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Skip the the late-day Starbucks
Caffeine has a half-life of about 6 hours, so if you have a big Americano with 225 milligrams of caffeine at 3:00 p.m., by 9:00 p.m., you still have an espresso shot’s worth flowing through your system. Ease up your coffee intake well before the end of the day.
Create a cool cave
Your body temperature naturally drops at night, initiating your sleep cycle. If the room is too hot or cold, it’s disruptive to falling and staying asleep because your body is struggling to stay in its comfortable sleep zone. What’s the right temp? That’s personal, say sleep experts. But most seem to zone in on about the mid-60s. Then curl up under some covers and drift off.
Kill your television (and iPad, and iPhone)
As darkness falls, your melatonin level rises, sending you into slumber. If you’re lying in bed staring at a giant screen, or even your iPhone, the light can suppress your melatonin and disrupt your sleep. Get it dark or at least very dim (maybe just a small reading light illuminating a good book) in your room 30 minutes before shuteye.
Dim the noise
During my sleep study, the doctor was shocked at how often I woke up during the night. I thought it was normal. Turns out I just wake up to every little creak and squeak. I got earplugs the next day—life changing. Seriously. I sleep like the dead now. It’s wonderful.
Your body is like a toddler. It likes routine. Give it regular bedtime and wakeup calls and it will throw fewer fits.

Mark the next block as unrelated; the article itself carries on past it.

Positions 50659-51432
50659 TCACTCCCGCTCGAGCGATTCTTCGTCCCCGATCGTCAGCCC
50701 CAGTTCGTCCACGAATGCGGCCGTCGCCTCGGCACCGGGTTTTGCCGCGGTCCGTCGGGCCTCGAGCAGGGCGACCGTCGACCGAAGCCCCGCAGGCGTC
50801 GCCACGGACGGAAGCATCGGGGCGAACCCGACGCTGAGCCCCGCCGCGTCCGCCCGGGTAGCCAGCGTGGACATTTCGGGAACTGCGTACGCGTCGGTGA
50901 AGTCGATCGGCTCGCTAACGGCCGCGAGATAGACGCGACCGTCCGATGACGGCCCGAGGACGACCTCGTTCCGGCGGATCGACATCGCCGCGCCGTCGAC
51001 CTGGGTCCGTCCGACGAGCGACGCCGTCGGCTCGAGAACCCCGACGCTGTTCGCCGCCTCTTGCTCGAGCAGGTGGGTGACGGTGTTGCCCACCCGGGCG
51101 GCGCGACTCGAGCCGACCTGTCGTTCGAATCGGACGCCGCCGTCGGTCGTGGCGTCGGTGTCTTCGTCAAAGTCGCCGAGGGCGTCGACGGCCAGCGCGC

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Easy on the booze
The second (or third) pinot noir may make your eyelids droop, but alcohol-induced sleep is restless sleep. Too much alcohol before bed lengthens your non-REM sleep and shortens your REM sleep, which keeps you in more wakeful territory when you should be in deep slumber.
Put the mental junk in the drawer
Your brain waves change as you cycle through the stages of sleep, going from the sleepy alpha waves in stage 1, the light-sleep theta waves of stage 2, the deep, slow delta waves of stage 3, and REM—rapid eye movement—sleep, where you start to dream. You cycle through these stages every 90 minutes until morning. Conversely, you have beta waves, which are your galloping workhorse, problem-solving brain waves. Lying in bed letting those horses run wild, especially at 3:00 a.m., is problematic because your brain can’t get into those restful, restorative stages. The doctor who performed my study recommends that people with night-time monkey brain keep a bedside worry journal. She tells them to write down everything that’s preoccupying them in a list and assign a time to address them the next day. It helps those problem-solving beta waves calm down so you can sleep.
Adapted from The Bicycling Big Book of Cycling for Women